Rare Disease Day

Published: February 21, 2023

National Health Observances (NHOs) are days, weeks, and even months dedicated to bringing awareness to various health topics, diseases, and conditions. For example, January is Cervical Health Awareness Month, National Poison Prevention Week is in March, and the last day of February is reserved for Rare Disease Day

What is Rare Disease Day?

Rare Disease Day is dedicated to raising awareness about rare diseases, encouraging researchers to do more to look into the causes and cures for these diseases, and persuading decision-makers to address the needs of people living with rare diseases. 

The European Organization for Rare Diseases founded the first Rare Disease Day on February 29, 2008. This date was chosen since it occurs every four years and is considered rare. Since then, Rare Disease Day has been celebrated worldwide on the last day of February. The colors are blue, green, and pink. 

How You Can be Involved in Rare Disease Day

There are numerous ways you can be involved in Rare Disease Day. 

  • Share information on social media on Rare Disease Day (and throughout the year) to educate others about rare diseases. 
  • If any Rare Disease Day events are happening near you, consider volunteering to help with one. If there aren’t any events nearby, consider starting your own. 
  • Encourage the research of rare diseases. Rare diseases are often misdiagnosed or have delayed diagnoses because of the lack of information and knowledge surrounding many of these diseases and conditions. 
  • Share your story if you or someone you know has been affected by a rare disease. 

What is a Rare Disease?

A disease is considered rare when it affects less than 2,000 people. There are several rare diseases (over 6,000), so approximately 300 million people in the world live with a rare disease. Symptoms of rare diseases vary by condition. Some symptoms of rare diseases are symptoms of common conditions, and many rare diseases are misdiagnosed in the beginning and go untreated.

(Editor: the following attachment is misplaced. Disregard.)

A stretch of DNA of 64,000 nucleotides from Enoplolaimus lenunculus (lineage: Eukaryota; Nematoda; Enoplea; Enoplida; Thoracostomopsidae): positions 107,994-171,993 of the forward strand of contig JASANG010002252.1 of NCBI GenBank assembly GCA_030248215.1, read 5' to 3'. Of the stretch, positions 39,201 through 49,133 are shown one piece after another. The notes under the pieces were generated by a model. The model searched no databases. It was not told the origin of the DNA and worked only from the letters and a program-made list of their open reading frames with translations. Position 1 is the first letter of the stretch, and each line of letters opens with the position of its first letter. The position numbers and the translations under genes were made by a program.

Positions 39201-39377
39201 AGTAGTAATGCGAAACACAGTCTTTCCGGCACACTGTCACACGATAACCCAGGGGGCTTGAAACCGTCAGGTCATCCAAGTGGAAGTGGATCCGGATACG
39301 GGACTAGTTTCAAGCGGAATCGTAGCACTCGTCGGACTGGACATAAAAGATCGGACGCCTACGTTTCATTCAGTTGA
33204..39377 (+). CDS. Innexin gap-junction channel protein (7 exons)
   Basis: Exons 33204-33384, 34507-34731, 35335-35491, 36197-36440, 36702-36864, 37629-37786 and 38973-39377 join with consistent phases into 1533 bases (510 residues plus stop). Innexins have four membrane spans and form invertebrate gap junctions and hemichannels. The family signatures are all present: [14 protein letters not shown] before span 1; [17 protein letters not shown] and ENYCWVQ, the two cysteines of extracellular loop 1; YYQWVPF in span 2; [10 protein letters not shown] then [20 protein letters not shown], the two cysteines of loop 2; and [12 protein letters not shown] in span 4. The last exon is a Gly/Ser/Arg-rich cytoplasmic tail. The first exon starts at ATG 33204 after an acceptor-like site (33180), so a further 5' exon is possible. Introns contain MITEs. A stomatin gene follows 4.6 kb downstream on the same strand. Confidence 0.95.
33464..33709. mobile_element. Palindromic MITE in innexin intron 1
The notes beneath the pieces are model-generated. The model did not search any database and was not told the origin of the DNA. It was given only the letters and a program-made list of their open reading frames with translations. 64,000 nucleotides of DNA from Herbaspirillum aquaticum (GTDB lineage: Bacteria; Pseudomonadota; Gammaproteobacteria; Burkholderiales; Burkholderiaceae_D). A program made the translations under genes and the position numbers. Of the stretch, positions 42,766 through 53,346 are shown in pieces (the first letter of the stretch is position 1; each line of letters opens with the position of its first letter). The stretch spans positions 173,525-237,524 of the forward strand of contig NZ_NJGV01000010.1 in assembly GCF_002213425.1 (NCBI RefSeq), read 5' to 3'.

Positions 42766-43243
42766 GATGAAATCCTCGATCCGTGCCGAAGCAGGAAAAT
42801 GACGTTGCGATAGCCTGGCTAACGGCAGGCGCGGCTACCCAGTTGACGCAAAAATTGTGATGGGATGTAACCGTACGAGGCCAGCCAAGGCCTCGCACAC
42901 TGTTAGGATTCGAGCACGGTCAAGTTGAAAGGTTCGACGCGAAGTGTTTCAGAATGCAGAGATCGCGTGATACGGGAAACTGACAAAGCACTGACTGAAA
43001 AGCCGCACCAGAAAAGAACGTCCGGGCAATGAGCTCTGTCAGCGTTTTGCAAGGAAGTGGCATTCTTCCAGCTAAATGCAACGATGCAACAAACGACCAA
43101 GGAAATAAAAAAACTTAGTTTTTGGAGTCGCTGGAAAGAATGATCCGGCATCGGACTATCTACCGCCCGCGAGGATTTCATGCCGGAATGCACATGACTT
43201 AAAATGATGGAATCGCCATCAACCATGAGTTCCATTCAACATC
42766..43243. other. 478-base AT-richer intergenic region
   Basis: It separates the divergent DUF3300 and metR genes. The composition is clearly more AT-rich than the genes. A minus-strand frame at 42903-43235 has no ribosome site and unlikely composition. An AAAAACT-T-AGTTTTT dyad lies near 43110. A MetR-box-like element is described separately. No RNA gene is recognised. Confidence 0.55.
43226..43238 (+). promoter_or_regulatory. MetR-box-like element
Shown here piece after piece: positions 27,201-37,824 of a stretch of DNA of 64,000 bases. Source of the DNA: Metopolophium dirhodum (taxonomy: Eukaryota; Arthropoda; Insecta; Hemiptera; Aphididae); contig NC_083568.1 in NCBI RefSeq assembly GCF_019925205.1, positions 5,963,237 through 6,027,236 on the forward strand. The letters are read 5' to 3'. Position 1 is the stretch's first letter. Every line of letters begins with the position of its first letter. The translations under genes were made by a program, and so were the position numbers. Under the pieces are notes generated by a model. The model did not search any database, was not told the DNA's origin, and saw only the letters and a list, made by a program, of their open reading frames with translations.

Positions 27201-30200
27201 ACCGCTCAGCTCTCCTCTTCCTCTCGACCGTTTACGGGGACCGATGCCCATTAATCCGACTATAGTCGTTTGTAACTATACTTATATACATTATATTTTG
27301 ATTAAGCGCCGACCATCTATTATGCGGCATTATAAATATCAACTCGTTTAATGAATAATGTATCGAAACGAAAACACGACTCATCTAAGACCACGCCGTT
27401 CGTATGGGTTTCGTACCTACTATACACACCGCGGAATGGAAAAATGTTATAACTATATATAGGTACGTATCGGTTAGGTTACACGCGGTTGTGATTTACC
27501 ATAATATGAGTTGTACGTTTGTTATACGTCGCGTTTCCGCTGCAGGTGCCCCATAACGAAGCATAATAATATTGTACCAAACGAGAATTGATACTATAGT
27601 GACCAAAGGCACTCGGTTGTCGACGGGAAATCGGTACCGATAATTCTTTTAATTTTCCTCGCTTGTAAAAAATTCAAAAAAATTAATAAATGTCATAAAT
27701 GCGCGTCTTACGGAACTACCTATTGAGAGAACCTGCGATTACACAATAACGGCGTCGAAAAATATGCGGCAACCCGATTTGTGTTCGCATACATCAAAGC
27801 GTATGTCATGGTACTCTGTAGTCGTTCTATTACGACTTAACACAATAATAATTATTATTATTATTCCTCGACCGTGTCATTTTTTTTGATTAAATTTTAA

Some examples of rare diseases include

  • Alkaptonuria- the body can’t properly break down amino acids
  • Cystic Fibrosis- a genetic disorder that affects breathing
  • Guillain-Barre Syndrome- the immune system attacks the nervous system
  • Tay-Sachs Disease- the body lacks the enzyme that breaks down gangliosides, and they destroy the nerves in the brain and spinal cord. 

Here are a few more fast facts to know about rare diseases: 

  • 1 in 10 people in the U.S. has a rare disease
  • 80 percent of rare diseases are genetic 
  • Approximately 1 out of 5 cancers are rare 
  • All pediatric cancers are rare
  • Around 50 percent of rare diseases affect children
  • 95 percent of rare diseases don’t have an FDA-approved treatment

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If you have any symptoms that you’re concerned about or just need a regular checkup, CheckPoint Urgent Care is here to help. Contact us today!

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